York and Tokio.
New York's unofficial metropolitan
population reached the huge flgigre
of 12,055,187, while Tokio, on the
other side of the world, came up
from the ruck officially to third place
by announcing its population at 5,-
312,000, jumping ahead of Berlin,
Chicago, Paris and Moscow.
Officially, New York, with a popu-
lation of 6,981,915 in its five bor-
oughs, plays second fiddle to metro-
politan London with 8,202,818; but
the Merchants' association of the
A m e r i c a n metropolis announced
there are more than 12,000,000 hu-
man beings in the city proper and
23 adjoining counties of New York's
trade territory.
Tokio, which had counted its pop-
ulation as 2,500,000 and its area as
31 square miles, went on an annex-
ation spree, absorbed 82 villages and
towns, increased its square mileage
to 233 and its population to more,
than 5,000,000.
The official standings now are:

tober 6, at 8 p. m. sharp. Open for
members only.
Delta Epsilon Pi Fraternity: First
regular meeting next Friday, 8 p. m.
at the Michigan Union.
Pi Lambda Theta: All Pi Lambda
Theta members, whether of Xi chap-
ter of Michigan or any other chap-
ter are cordially invited to a Wel-
coming Tea to be held in the Library
of the Elementary School, corner of
E. University and Monroe, from 3:30

be served. All members of Sigma Xi,
whether actively affiliated with this
chapter or not, are invited to this
meeting. Members and Associates
new to the campus are urged to reg-
ister with the Secretary.
British Universities Dinner will be
held in the Michigan Union on Fri-
day, October 14, at 6:15 p. m. Those
who are intending to be present are
requested to send their names to Mr.
C. W. Collins at the Department of
Library Science.

1, _ U

CHORAL UNION SERIES

mation concerning these tryouts is Ito 5:30 Thursday, October 6. We
posted on the bulletin hoard next should like to meet all Pi Lambda
to the office of the Department of Theta women who are on the cam-
Speech and General Linguistics, 3211 pus.
Angell Hall.
Polonia Circle invites all students Sigma Xi: The first meeting of the
of Polish extraction to their first Michigan Chapter will~be held Fri-
meeting on Thursday, Oct. 6. at the day evening, October 7 at 8 o'clock
Michigan League. in Room 348 West Engineering Bldg.
The research programs of the several
Latin American Society: First departments in this building will be
meeting will be held in Room 304, at discussed and some of the laborator-
the Michigan Union, Thursday, Oc- ies will be visited. Refreshments will

Oct. 25, BOSTON SYMPHONY ORCHESTRA
SERGE KOUSSEVITZKY, Conductor. Only Mich-
igan concert of America's premier orchestra
Nov. 2, LAWRENCE TIBBETT
PRINCE OF BARITONES.
Nov. 30, DETROIT SYMPHONY ORCHESTRA
OSSIP GABRILOWITSCH, Conductor. Only Ann
Arbor appearance this season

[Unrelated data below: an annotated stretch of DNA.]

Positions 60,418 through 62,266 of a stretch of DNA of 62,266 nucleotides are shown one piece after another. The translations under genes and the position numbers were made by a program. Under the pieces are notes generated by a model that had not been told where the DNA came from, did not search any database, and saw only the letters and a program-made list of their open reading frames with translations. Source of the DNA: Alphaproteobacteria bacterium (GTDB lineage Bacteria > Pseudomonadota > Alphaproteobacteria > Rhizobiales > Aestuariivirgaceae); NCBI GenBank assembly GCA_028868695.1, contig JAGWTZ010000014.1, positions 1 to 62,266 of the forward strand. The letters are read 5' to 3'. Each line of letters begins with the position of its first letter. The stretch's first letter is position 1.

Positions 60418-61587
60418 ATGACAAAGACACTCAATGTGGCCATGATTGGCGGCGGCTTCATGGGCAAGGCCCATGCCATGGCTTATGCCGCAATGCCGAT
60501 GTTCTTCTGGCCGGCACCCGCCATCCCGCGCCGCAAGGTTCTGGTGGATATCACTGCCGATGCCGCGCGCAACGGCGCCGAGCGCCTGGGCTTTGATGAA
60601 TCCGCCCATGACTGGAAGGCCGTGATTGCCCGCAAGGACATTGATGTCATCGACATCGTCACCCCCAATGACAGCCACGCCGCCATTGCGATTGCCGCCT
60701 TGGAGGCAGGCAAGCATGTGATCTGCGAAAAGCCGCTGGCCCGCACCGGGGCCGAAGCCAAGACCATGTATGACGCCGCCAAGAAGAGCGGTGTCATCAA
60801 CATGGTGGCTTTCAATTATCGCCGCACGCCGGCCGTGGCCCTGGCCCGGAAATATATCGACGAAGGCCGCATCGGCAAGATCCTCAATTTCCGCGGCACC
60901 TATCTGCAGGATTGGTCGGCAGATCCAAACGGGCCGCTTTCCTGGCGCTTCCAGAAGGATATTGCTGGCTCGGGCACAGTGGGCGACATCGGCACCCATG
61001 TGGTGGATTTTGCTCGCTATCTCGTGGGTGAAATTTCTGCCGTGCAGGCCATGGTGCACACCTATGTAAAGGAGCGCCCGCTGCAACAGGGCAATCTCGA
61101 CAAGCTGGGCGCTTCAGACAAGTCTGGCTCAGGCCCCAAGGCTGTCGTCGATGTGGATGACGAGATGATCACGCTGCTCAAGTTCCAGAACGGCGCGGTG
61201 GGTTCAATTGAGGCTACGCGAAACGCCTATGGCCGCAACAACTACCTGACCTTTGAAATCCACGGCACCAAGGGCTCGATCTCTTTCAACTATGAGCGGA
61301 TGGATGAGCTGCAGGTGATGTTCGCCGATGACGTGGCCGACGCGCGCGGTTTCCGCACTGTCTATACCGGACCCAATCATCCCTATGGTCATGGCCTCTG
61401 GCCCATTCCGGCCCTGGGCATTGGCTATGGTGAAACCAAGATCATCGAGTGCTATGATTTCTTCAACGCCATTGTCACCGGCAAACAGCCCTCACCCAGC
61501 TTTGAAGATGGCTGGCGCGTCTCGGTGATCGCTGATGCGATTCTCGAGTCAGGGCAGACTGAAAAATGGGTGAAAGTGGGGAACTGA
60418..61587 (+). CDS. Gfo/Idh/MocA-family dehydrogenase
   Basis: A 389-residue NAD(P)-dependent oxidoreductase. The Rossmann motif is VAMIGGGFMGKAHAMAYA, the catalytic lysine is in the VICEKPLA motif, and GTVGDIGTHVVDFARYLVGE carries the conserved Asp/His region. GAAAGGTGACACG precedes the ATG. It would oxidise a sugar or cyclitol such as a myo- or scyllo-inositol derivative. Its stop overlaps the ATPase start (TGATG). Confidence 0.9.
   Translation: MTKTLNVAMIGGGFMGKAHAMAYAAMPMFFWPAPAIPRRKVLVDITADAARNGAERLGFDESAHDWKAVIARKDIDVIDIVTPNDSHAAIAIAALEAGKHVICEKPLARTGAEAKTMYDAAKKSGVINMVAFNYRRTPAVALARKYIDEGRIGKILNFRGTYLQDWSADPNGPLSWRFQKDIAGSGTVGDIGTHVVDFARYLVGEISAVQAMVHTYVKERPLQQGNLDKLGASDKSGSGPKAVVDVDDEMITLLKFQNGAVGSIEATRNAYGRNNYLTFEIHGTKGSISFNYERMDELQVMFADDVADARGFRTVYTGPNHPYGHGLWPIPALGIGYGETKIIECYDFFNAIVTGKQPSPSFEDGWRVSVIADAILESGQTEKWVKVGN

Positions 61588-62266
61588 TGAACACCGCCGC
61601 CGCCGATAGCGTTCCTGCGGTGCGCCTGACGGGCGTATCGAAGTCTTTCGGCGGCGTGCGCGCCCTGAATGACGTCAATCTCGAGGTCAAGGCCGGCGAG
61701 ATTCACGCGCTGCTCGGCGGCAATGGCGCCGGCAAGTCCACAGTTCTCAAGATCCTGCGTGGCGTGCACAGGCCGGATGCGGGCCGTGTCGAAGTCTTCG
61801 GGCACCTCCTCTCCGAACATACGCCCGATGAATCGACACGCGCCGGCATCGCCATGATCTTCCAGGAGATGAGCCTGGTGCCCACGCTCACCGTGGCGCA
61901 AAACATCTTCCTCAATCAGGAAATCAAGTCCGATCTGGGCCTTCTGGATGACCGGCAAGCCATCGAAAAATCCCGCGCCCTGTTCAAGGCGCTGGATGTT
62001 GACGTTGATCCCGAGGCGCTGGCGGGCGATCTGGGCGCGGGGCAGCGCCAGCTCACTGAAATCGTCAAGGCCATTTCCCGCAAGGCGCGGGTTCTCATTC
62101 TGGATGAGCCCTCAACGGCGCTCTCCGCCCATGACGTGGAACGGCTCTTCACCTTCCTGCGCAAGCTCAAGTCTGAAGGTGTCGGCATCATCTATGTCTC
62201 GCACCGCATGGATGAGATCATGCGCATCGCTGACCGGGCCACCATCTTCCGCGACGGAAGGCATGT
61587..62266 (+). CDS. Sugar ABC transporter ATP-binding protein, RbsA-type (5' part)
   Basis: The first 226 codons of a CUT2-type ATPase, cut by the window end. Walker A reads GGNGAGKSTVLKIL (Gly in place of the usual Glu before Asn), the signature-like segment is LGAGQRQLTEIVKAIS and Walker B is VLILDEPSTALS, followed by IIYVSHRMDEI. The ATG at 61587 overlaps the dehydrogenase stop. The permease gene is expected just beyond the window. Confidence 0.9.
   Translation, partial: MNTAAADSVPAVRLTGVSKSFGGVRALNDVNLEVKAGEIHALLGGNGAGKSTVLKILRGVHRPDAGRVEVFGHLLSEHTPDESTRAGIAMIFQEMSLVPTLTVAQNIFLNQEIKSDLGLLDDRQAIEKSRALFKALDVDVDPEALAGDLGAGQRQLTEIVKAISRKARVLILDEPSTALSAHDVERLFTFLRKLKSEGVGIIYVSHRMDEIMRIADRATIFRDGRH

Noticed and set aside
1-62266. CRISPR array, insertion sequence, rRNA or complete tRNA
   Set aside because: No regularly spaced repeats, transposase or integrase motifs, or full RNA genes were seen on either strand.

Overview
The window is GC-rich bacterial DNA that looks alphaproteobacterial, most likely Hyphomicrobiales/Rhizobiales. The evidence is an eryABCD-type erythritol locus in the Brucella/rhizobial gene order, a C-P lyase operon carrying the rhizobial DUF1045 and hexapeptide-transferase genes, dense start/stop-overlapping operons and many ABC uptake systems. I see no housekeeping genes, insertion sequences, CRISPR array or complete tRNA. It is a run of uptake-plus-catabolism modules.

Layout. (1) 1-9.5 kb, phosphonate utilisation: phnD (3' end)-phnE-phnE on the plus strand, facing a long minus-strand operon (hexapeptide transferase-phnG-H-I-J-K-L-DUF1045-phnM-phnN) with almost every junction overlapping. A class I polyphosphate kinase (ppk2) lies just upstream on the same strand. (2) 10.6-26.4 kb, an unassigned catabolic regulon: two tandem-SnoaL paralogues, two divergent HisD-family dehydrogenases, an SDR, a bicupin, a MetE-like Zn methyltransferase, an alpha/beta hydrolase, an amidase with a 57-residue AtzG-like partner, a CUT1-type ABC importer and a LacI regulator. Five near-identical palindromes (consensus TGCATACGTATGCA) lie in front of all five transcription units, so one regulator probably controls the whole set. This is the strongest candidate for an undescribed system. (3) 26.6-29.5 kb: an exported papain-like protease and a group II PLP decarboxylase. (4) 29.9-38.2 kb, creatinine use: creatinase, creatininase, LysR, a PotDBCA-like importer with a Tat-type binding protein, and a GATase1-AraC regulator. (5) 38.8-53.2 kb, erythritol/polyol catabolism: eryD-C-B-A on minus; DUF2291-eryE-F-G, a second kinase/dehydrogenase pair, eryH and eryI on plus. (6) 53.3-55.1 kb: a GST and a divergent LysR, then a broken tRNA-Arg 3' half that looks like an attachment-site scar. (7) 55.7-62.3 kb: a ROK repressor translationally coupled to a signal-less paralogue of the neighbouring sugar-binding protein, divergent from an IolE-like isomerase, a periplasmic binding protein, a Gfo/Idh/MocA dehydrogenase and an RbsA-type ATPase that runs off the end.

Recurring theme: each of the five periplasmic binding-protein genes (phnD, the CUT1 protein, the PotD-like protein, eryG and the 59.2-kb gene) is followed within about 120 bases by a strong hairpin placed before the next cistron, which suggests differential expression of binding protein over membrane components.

Dec. 12, EFREM ZIMBALIST
DISTINGUISHED RUSSIAN VIOLINIST.
Jan. 16, NATHAN MILSTEIN
SPECTACULAR RUSSIAN-SOVIET VIOLINIST.
In Ann Arbor debut.
Jan. 27, MYRA HESS
Acclaimed "World's foremost woman pianist."
Feb. 8, BUDAPEST STRING QUARTET
Jose Roisman, first violin; Alexander Schneider,
second violin; Stephan I polyi, viola; Mischa
Schneider, 'cello. Ann Arbor debut of "Europe's
finest quartet."
Feb. 15, SEGRI D ON EGIN
Ann Arbor debut of outstanding contralto, both
in opera and concert.
Mar. 6, VLADIMIR HOROWITZ
Eminent Russian pianist in third Ann Arbor
appearance.
Mar. 15, PADEREWSKI
"King of Pianists" in eighth Ann Arbor concert
during a period of 41 years, beginning Feb. 15,
1 893.
Season tickets may be ordered by mail, or orders may be
left at the School of Music, Maynard street (10 concerts)
$6.00 - $8.00 - $10.00 - $12.00. Please make checks
payable to "University Musical Society" and mail to
Charles A. Sink, President.

Greater London .......
New York City ... .. .
Tokio ................
Berlin ................
Chicago . .............
Paris (within walls) .,.
Moscow ..............

8,202,818
.. 6,981,915
... 5,312,000
4,296,000
.... 3,376,438
2,871,039
2,745,000

BRIGHT SPOT
802 Packard Street
Today 11:30 to 1:30
Ham and Cabbage
Breaded Veal Cutlets
Vegetable Plate with Hard-Cooked Egg
Roast Beef
Waldorf Salad with Cold Pork
Sandwich
Baked Apples - Cake -Ice Cream
Coffee - Milk
30c
5:30 to 7:30
Soup
Baked Ham Orange Sauce
Lamb Chop, grilled with Sausage
Bacon and Tomato
Meat Loaf
Irish Stew
Roast Beef
Pork Chops, Apple Sauce
Mashed or French Fried Potaoes
Green Beans- Creamed Cabbage
Spinach
Pie, Chocolate Ice Box Cake
Ice Cream - Jello
Coffee - Tea - Milk
40cJ

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Unusual Program - New Low Priees
-Also
Will Durant,
Frederic William
Wile,
William Butler
Yeats,
Dr. Raymond L.
Ditmars
WELL THOMAS CARVETH WELLS
Cnhinn. 11hpect:

11

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are NOW ON HAND